The other day I was playing a trivia app on my phone and came across an animal called the giant weta. I’d never heard of it before, so I looked it up. It turns out that wetas are cricket-like insects from New Zealand, and are actually some of the largest insects in the world.

There are about seventy species of weta, belonging to two different families, Anostostomatidae and Rhaphidophoridae. All species are endemic to New Zealand, but some are also found in Australia and other islands. Interestingly, every species in New Zealand is flightless, although those in other places can fly (and are some of the heaviest insects able to do so).

A giant weta with a hand for scale. That’s one big bug! Image By Mary Morgan-Richards – Own work, CC BY-SA 4.0

I’ve mentioned it before, but I’ll say it again: wetas are big. The largest species usually is about 10 cm long (not including legs and antennae – with them they are about 20 cm long), and weigh on average 20-30 grams. The largest specimen ever recorded was a whopping 70 grams, which is heavier than a sparrow.

Wetas are an example of island gigantism, a phenomenon where animals on islands are larger than their mainland counterparts. It likely occurs because of the lack of predators and competition usually found on islands.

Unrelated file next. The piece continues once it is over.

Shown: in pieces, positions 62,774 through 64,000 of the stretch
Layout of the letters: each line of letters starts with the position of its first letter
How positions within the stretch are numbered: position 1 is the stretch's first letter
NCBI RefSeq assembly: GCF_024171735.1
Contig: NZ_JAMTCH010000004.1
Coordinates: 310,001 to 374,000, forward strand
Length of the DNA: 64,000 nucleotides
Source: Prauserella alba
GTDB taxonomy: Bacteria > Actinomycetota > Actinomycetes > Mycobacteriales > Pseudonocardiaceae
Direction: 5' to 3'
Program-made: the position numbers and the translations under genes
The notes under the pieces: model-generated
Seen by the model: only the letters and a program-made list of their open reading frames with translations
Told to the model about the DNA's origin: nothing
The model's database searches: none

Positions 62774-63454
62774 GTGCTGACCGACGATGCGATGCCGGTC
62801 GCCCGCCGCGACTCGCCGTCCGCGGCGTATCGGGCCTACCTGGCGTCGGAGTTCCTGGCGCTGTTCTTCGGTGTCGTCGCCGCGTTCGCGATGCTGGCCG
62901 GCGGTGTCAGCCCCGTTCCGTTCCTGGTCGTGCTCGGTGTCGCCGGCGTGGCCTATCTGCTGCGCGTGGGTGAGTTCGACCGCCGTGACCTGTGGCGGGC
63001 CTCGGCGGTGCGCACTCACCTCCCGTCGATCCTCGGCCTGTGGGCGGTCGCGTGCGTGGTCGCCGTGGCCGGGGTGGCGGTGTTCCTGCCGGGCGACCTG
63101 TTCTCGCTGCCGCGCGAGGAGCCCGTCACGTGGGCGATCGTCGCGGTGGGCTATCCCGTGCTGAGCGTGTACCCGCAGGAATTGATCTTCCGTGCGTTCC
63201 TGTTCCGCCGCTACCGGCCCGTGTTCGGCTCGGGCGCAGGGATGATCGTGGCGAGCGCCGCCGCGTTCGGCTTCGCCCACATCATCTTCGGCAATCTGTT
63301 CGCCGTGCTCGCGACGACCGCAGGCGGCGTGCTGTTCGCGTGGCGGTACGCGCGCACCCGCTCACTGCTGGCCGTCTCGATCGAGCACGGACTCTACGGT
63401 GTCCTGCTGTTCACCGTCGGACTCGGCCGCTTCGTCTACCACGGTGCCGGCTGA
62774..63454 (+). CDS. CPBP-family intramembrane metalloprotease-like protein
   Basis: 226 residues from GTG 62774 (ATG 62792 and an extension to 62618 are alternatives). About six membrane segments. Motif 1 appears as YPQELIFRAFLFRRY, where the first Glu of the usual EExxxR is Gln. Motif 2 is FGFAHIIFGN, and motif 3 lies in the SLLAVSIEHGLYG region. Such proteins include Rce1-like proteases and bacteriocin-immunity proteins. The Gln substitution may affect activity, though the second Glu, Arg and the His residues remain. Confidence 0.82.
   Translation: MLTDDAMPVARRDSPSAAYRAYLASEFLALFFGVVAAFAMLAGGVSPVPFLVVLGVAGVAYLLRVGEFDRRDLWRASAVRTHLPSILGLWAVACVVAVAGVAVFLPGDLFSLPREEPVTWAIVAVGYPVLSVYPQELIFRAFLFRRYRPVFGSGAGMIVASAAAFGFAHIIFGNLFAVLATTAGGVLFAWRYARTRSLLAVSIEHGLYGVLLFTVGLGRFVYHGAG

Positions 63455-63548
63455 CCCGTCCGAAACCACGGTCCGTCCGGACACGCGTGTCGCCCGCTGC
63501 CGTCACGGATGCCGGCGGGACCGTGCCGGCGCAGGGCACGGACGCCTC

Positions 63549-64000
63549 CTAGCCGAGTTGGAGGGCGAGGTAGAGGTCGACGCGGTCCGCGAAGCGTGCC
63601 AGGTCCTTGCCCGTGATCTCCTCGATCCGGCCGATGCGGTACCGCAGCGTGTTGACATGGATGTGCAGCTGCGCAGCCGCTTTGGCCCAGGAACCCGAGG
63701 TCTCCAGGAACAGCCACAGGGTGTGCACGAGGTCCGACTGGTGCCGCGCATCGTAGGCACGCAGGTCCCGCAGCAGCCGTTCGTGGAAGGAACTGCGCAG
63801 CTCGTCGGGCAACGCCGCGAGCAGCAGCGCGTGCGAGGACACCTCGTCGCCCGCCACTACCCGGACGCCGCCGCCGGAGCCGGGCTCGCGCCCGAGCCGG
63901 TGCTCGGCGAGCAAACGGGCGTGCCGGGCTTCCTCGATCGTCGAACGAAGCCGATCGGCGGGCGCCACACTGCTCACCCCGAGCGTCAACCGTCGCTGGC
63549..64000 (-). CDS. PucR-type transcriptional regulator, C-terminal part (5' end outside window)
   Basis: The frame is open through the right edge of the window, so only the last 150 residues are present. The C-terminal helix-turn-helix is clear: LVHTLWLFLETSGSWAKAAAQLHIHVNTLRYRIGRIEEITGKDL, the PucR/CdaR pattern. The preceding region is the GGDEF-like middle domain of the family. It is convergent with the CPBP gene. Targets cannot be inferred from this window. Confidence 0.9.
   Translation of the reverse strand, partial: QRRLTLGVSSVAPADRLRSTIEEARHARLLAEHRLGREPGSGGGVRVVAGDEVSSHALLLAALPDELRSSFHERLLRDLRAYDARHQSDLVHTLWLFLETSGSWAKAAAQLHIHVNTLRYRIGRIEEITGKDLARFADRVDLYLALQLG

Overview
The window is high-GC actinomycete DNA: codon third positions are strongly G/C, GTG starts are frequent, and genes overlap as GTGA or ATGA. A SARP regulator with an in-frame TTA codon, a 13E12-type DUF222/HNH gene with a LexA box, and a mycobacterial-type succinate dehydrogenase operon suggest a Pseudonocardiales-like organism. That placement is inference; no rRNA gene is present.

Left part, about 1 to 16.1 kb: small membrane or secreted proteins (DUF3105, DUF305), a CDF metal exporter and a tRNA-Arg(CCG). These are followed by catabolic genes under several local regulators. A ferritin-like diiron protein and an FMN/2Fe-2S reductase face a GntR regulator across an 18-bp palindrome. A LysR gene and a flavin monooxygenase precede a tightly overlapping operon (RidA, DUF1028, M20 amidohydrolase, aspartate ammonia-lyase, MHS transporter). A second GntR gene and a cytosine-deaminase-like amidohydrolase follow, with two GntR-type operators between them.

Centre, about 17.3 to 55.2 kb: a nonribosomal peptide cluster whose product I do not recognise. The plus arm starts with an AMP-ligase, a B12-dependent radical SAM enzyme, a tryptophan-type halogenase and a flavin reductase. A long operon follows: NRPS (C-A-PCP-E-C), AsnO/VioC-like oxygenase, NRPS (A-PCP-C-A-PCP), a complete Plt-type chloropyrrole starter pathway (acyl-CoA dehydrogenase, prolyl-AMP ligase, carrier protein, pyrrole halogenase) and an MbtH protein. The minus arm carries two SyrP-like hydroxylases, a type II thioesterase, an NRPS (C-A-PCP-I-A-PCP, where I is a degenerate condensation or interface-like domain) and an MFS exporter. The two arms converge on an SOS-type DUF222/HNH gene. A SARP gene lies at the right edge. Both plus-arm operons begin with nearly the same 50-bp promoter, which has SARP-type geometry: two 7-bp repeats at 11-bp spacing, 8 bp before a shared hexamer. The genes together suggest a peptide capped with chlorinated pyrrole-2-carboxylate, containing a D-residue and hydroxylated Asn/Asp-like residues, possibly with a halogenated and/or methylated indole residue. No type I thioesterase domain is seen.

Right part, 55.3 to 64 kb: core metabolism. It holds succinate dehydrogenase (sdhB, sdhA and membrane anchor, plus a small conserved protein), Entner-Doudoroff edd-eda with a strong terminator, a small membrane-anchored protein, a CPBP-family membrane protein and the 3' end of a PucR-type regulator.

Image By Chris Winks – Chris Winks, CC0

Wetas are usually omnivorous, eating other insects and leaves and fruit. The weta has a powerful bite, which is quite painful to humans. Luckily, wetas don’t bite that often, preferring instead to rely on their large, spiny appearance for protection. They are nocturnal, and live in a wide variety of habitats, from mountains to forests and even caves. Apparently they can also be kept as pets, and tree wetas will readily nest and live in a prepared piece of wood in a garden.

This is probably one of the only animals I’ll say this about, but I don’t think I’d like to have a weta as a pet. I just don’t think it would be very fun to have one. Also, they aren’t very cute. But I’m sure some people think they’re adorable. To each his own, I guess.

Cover image By James O'Hanlon – Provided by author for Commons, CC BY 4.0